May 24, 2012
good day! I am HIV positive man since December 97 and once I started treating my viral load has been undetectable when, after dropping the first 50 to 40 and in the last 10 years has always been a log 20 copies and 1.30 do not know what which means very good! the latest analysis showed some reference values ââoutside the range and liked to give me your opinion! erythrocytes: 4.16 x 10 12 / L hematocrit: 39.3% HGM: PG 32.9 gamma-glutamyl transferase (GGT) 104 IU / L lactic dehydrogenase (LDH) 353 IU / L uric acid: 3.4 MG / DL glucose: 122 mg / dL
What about the other results are within the reference values
78% CD3 absolute value: 2028 38% CD3 and CD4 absolute value: 1016 38% CD3 and CD8 absolute value: 938
you would be very grateful if you could help me by giving me your opinion and whether or not I should keep the treatment and also that whether this change in valuesââ! The procedure to do now is:
Response from Dr. Young
Hello and thank you for posting from Portugal.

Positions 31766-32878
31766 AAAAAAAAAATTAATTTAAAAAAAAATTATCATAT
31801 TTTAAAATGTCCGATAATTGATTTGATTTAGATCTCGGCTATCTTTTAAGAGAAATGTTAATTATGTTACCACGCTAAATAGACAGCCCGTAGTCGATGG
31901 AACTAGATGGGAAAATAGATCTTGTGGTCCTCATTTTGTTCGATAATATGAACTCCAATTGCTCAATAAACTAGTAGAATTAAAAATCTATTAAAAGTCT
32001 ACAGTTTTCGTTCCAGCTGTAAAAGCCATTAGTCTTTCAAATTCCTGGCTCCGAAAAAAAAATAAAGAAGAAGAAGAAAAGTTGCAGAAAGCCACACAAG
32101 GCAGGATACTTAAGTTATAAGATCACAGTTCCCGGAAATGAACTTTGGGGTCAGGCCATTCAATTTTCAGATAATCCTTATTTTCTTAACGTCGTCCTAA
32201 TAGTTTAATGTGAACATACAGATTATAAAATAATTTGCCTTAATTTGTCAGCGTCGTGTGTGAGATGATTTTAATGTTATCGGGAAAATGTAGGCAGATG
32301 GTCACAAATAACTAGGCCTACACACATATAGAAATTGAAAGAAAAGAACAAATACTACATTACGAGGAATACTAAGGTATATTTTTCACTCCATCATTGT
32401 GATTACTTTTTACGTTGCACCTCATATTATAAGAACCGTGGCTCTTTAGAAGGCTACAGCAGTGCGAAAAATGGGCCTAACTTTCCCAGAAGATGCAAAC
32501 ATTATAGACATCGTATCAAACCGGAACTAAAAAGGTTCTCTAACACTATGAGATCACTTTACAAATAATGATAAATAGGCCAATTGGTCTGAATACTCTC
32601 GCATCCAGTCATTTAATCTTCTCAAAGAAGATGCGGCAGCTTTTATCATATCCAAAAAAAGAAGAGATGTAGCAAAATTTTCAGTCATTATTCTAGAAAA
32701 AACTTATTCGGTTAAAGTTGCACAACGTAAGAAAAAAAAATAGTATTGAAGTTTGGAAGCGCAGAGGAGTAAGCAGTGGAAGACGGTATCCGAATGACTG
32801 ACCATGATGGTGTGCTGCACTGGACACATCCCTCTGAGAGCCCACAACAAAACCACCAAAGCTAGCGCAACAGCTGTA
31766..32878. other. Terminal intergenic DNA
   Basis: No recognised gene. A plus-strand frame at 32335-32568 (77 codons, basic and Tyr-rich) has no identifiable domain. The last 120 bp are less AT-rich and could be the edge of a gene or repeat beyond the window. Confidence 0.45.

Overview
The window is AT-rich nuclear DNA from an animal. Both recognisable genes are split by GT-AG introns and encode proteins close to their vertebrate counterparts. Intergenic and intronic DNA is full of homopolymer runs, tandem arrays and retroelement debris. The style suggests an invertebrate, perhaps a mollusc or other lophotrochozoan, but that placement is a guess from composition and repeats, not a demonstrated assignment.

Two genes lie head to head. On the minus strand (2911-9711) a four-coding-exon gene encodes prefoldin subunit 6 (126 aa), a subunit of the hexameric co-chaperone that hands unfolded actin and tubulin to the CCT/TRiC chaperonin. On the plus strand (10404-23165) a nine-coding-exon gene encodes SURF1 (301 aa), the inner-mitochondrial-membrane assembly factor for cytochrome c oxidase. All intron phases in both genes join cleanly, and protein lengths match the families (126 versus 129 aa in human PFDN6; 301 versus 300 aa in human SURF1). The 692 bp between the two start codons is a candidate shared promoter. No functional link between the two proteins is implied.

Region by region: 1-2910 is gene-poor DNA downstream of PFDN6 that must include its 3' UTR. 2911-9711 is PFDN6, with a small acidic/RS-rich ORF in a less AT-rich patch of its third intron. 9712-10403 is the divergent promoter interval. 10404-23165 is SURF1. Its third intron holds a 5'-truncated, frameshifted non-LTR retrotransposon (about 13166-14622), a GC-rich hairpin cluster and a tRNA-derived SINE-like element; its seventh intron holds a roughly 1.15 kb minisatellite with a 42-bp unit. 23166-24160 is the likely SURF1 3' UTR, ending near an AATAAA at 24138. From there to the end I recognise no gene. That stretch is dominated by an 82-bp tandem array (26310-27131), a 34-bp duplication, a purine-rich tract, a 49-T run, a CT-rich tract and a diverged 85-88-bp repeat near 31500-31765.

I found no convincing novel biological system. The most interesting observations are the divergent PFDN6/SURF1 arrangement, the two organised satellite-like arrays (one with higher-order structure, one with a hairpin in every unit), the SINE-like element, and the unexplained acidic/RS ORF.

Your labs are generally within acceptable ranges. There are some abnormalities worth discussing. The GGT is a measure of liver irritation, it's mildly elevated, but you didn't mention (therefore, I'll assume normal values) AST or ALT. If this is the case, the GGT elevation is probably not of great significance.
The lactate dehydrogenase level is also moderately elevated. This is usually asymptomatic and the result of either liver, gall bladder or bone (but usually not treatment) issues.
Lastly, your glucose is moderately elevated- the significance depends on whether these tests were drawn while you were fasting (not having anything to eat for ~8-10 hours). If these were fasting labs, then this is suggestive of insulin resistance and possible diabetes.
The other tests refer to the T cells in your blood. CD3 is a marker of all T cells; CD3+CD4 is more commonly called the CD4 percentage (38%) and absolute (1016) values. Yours are very healthy.
Based on these lab values, your treatment regimen appears to be working very well and I see no immediate reason to change. You can read on these pages many circumstances for switching treatment- namely when newer, better tolerated or easier to take regimens become available. However, one needs to balance the ongoing success of your current regimen with the risks (even if low) of new side effects or toxicity of new regimens before switching off something that appears to be working well.
I hope that helps, BY
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